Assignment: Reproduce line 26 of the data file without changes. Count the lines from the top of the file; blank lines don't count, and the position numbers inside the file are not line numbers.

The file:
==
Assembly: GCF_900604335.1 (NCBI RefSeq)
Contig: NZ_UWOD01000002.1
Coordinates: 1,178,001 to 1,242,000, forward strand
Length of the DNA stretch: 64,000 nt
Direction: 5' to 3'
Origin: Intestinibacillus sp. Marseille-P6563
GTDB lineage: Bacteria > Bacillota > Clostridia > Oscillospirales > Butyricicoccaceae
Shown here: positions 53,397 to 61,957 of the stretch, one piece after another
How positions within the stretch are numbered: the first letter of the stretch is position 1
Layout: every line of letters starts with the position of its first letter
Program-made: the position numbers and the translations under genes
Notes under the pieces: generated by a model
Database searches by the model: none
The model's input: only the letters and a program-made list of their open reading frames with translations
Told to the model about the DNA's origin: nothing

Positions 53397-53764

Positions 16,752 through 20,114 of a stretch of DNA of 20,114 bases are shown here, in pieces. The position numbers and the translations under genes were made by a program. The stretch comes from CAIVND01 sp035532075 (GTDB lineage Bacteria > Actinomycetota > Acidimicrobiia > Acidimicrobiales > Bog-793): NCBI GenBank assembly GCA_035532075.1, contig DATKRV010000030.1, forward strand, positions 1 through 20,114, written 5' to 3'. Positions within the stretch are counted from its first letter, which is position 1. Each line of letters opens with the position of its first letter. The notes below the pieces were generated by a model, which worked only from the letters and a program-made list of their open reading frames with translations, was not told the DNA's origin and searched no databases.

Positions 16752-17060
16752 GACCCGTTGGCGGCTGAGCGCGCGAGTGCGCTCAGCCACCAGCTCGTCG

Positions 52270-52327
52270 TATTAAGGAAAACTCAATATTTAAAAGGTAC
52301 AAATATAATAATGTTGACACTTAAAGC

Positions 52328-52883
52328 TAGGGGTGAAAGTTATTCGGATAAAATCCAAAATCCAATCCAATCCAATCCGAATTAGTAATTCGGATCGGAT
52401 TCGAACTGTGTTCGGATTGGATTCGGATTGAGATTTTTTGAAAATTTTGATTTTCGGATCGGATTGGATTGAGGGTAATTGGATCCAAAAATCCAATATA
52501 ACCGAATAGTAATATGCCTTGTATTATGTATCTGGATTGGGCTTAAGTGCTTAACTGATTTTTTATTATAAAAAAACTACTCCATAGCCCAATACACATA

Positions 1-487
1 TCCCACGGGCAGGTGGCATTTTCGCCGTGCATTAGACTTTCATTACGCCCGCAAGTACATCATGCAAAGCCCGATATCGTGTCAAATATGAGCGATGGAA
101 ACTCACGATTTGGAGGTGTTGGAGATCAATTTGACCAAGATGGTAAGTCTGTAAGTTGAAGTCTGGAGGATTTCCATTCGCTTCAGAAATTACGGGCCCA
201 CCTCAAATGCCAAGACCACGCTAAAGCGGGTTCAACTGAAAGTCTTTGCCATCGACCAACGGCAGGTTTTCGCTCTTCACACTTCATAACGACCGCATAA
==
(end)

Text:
52501 ACCGAATAGTAATATGCCTTGTATTATGTATCTGGATTGGGCTTAAGTGCTTAACTGATTTTTTATTATAAAAAAACTACTCCATAGCCCAATACACATA